Frame by Frame: Nintendo’s Flipnote Studio

Frame by Frame: Nintendo’s Flipnote Studio

Announced at E3 2009, the Nintendo DSi App Flipnote Studio caught my attention as one of the most interesting things from the Nintendo Press Conference. Released to Japan’s DSi Shop on December 24, 2008, the Flipnote Studio App has seen some amazing success with 38% of all Japanese DSi owners downloading the software and over 1,000,000 uploads within the first six months of opertation. North America finally saw the release of this software on August 12th, 2009 with it also debuting on European and Austrailian DSi Stores on August 14th, 2009. Lets look deeper into what makes this little App so endearing.

Flipnote Studio offers you three basic categories of tools that you use to create your animations with; draw, paint, and erase. These tools have variations of which you can use, for example, a different pattern of which you can use to paint with or a different shape for the erase tool. There are a total of eight different variations for each tool. There is even an undo function just in case you mess up on your drawing.

There are advanced tools you can use to add a bit of flavor to your animations. You can add a music track as well as three sounds that are mapped to the A, X, and Y buttons which are all recorded using the DSi microphone. The three sounds have to be relatively short, about three seconds, and can be assigned to any moment to the animation by pressing the corresponding button to each sound. The music track must be recorded throughout the whole duration of your animation to be added. There are more tools to make detailed frames, such as the color 1 and 2 tools with allow you to select red, blue, or white for your drawing tool.

flipnotestudio_01

You can also take black and white snapshots with your DSi camera and add those to your animations. The most important tool though is the “timeline” tool, of which you interact and edit the frames of animation you have created. Thankfully, when you are creating new frames you are given an afterimage of the previous frame to show where to animate from. The “timeline” tool has several options for example, the useful copy and paste function. You also can edit the speed of which your animation will play.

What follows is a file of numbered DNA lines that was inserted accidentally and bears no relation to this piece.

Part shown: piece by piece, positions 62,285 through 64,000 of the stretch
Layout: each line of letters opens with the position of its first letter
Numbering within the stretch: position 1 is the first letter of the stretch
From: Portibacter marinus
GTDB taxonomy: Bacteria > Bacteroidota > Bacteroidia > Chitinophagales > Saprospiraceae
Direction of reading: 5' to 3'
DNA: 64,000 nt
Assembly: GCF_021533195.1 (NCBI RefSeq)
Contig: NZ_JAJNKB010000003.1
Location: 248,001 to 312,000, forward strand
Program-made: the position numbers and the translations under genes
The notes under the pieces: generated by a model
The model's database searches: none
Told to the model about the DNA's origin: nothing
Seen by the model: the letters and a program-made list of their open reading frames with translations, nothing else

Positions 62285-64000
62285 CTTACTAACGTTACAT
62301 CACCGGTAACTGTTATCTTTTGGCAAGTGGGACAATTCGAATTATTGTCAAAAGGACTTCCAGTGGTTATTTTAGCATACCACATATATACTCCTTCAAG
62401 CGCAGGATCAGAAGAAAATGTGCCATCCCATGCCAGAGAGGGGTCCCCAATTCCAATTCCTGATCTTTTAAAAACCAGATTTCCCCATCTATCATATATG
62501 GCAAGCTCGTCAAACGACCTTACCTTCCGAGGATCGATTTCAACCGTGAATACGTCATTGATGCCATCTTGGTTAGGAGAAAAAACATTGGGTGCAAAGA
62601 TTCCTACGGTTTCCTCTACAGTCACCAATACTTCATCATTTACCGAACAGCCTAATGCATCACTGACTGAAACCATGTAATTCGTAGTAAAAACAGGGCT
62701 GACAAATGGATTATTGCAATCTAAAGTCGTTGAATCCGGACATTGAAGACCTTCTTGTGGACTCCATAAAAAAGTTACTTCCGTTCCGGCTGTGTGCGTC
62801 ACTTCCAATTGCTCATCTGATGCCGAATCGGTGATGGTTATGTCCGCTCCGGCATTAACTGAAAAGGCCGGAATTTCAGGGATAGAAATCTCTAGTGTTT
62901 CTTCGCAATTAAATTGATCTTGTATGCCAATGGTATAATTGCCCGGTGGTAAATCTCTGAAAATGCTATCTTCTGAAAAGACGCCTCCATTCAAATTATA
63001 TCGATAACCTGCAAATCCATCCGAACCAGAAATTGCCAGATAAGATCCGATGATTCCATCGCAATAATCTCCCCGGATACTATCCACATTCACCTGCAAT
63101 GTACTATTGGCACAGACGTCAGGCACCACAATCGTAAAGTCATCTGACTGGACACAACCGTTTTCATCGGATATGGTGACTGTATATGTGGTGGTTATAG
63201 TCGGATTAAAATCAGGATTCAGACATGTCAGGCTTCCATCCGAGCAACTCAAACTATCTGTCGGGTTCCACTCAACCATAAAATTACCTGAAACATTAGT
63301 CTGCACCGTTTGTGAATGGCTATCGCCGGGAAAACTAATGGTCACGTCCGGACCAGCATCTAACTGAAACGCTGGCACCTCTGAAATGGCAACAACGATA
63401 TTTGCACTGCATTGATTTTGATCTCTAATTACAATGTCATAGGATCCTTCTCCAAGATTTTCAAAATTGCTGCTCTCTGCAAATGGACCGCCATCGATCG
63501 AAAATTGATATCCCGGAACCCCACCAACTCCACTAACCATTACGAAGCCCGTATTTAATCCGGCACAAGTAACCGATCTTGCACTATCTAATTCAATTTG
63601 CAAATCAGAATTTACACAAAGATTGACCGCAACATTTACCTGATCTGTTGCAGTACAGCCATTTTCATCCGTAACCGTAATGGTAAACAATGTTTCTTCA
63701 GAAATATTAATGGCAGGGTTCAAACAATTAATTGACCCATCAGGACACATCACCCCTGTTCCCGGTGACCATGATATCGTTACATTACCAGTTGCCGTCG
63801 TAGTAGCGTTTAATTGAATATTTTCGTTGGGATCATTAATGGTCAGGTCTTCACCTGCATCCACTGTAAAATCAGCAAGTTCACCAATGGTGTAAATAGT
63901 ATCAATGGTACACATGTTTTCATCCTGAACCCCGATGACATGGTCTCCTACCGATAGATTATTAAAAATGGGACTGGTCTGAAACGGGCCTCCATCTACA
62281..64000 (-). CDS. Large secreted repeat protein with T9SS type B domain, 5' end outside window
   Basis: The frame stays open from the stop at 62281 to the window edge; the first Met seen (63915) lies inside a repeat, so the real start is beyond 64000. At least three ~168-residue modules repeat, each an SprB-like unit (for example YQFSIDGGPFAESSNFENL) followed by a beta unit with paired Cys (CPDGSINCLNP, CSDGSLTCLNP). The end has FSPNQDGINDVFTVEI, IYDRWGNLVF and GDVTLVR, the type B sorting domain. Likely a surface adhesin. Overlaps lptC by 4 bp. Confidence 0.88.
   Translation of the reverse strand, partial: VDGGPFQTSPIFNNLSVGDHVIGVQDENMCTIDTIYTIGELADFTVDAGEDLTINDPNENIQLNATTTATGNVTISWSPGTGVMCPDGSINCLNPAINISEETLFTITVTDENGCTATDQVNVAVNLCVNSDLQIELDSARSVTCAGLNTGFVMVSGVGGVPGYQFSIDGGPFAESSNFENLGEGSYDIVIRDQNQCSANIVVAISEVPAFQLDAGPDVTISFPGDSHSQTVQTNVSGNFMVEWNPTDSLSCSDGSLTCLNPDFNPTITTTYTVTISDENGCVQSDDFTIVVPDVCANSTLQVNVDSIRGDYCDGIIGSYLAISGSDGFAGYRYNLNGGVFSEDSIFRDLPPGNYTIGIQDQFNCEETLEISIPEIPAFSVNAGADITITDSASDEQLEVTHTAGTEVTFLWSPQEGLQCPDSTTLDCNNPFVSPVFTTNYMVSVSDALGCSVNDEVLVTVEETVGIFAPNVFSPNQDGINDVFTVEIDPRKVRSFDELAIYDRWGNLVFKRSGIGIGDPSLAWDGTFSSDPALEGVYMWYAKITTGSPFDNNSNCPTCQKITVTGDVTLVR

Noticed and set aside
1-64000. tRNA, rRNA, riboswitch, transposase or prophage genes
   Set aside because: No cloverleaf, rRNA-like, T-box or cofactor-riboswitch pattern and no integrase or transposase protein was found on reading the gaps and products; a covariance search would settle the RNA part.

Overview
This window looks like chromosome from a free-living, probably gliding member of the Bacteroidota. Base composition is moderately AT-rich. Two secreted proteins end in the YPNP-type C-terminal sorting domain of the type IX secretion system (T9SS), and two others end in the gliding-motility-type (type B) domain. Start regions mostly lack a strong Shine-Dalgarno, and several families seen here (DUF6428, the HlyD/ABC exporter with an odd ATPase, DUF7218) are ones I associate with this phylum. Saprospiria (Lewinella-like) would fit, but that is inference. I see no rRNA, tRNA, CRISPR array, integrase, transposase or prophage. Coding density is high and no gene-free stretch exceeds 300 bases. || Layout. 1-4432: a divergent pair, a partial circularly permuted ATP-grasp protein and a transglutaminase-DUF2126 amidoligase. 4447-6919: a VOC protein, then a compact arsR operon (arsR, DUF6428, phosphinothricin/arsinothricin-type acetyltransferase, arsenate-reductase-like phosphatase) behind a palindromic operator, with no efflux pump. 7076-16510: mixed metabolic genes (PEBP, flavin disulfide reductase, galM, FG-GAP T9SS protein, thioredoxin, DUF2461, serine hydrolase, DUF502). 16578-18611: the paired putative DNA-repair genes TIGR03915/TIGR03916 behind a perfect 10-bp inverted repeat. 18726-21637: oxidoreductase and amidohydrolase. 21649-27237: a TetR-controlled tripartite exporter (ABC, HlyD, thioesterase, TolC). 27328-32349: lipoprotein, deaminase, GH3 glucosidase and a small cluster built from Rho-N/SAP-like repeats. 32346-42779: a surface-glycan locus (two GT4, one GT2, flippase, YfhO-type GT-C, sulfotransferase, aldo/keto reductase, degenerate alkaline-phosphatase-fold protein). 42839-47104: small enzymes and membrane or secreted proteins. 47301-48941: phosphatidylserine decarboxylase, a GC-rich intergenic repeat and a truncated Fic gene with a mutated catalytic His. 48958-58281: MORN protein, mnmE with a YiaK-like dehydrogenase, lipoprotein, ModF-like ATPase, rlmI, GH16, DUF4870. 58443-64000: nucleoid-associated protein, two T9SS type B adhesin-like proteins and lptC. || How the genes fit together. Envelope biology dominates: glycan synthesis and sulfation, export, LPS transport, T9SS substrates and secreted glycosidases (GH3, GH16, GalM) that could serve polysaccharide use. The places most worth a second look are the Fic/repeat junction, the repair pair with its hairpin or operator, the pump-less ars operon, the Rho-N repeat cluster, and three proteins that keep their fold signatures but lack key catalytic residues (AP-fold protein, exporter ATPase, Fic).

Once you are done experimenting with the various tools you might want to check out the new website that Nintendo has created specifically for the Flipnote Studio, Flipnote Hatena. A sort of YouTube for the Flipnote Studio, Flipnote Hatena can be accessed online or even through your DSi. There are several “channels” of animation and a ranking for the most view animations. There are basic search functions as well as a “button code” function of which you use to search up animations on your DSi, something nostalgic of the Konami Code. You can also create an account on the website and link it to your DSi and upload your animations to the site.

The Flipnote Studio is something that everyone can enjoy. It caters to the creative side of everyone without being too complicated to use and at the same time deep enough for those who are dedicated enough can make jaw dropping animations. It offers a website reminiscent of YouTube, of which people can display their talent for animation and show the world their artistic endeavors. There should be no excuse for anyone to pass up this app; it’s not only fun, but also free. Go download this app if you have a DSi, you won’t be disappointed.


Article from Gamersyndrome.com

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avatar You know what's really exciting about video games is you don't just interact with the game physically -- you're not just moving your hand on a joystick, but you're asked to interact with the game psychologically and emotionally as well. You're not just watching the characters on screen; you're becoming those characters. -NINA HUNTEMANN, Game Over